Paris attacks: Survivors who found friendship in marathon terror trial

By Lucy Williamson
BBC Paris correspondent

  • Published
Parisians light candles in memory of the victims of the 13 November 2015 Paris terror attacks at La Belle Equipe restaurant, one of the scenes of the attacks, France, 2021Image source, Getty Images
Image caption,
Every year since the attacks on the French capital in 2015, Parisians have remembered the victims with flowers and candles

They call themselves the "potages" - a mash-up of the French words for buddies and hostages.

A unique friendship group, forged in the shared experience of being caught up in France's worst peace-time attack six years ago, when Islamist jihadists killed 130 people at locations across Paris, including bars, restaurants, the national football stadium and the Bataclan concert hall.

Later on Wednesday, some of the potages will file into a specially built courtroom in Paris, to hear verdicts handed down to 20 men accused of involvement in those attacks in November 2015.

It is the end of a marathon nine-month process that has left its mark on France.

"The end of the trial is going to mark a new beginning," one of the potages, David Fritz Goeppinger, told me. "I'm not sure how to feel about it."

For him, the most important part of the trial was the testimony of hundreds of victims, including his own.

"For the first time, justice heard us [and] something shifted," he said. "I shared some details that I never shared in my book, or with my wife. I needed to share the entirety of what happened."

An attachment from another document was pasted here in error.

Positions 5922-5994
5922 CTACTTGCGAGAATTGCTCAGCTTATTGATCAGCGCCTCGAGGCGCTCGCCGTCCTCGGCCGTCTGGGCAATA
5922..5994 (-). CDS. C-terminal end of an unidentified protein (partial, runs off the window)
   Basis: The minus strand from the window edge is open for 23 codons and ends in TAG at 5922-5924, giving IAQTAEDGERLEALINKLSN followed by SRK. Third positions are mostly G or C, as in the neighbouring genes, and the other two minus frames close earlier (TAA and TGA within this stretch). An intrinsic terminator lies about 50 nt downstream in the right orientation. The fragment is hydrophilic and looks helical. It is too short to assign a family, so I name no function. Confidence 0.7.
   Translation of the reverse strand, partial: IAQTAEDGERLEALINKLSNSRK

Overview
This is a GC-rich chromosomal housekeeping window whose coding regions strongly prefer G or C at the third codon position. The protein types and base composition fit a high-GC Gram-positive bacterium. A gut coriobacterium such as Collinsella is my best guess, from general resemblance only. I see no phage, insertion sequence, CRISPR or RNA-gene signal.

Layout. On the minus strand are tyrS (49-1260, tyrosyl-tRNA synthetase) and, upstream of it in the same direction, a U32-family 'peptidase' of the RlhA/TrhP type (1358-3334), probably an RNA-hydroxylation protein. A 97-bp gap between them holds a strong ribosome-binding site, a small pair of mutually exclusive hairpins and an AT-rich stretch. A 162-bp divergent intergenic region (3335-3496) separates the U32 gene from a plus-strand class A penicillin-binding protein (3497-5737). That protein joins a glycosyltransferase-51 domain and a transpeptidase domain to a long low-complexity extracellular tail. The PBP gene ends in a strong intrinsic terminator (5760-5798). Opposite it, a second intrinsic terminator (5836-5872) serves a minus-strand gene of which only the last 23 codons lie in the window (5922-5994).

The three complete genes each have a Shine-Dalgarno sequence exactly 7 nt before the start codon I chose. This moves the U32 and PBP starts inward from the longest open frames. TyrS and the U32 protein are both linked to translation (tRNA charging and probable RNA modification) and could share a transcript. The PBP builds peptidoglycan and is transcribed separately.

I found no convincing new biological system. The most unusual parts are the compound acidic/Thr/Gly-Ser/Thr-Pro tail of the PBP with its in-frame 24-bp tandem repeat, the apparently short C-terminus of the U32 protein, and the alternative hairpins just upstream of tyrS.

David, a photographer, was one of the last hostages to escape the Bataclan that night. He's spent most of the past year taking portraits of victims, police officers, even the former French president, François Hollande, as they turned up to testify at court.

"For me, it was very, very important not to be passive," he said. "As a victim, going through nine months of the trial, with all that psychological pain, I needed to take the bull by the horns."

Image source, David Fritz Goeppinger
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Arthur Dénouveaux (L) and Philippe Duperron both run groups for victims of the Paris attacks

One of the witnesses David photographed at court was his friend, Arthur Dénouveaux, who escaped from the Bataclan shortly after the gunmen entered, and now heads the victims support group Life for Paris.

"I feel relieved that the trial existed," Arthur told me. "I found some answers. But more than that, I feel a bit disgusted about November 13th, in a sense that we've gone into so much detail that now I'm not really interested in talking about it anymore - and I think that's the best part."

Where Paris attacks took place

As well as the victims themselves, David has taken portraits of defence lawyers, victims' lawyers, court reporters, expert witnesses, and a member of the band that was playing in the Bataclan on the night of the attacks.

The one group he has never asked to photograph is the defendants themselves.

The key defendant in this trial is Salah Abdeslam, believed to be the only surviving attacker from the night. Prosecutors have requested life in prison without parole for him, and two others.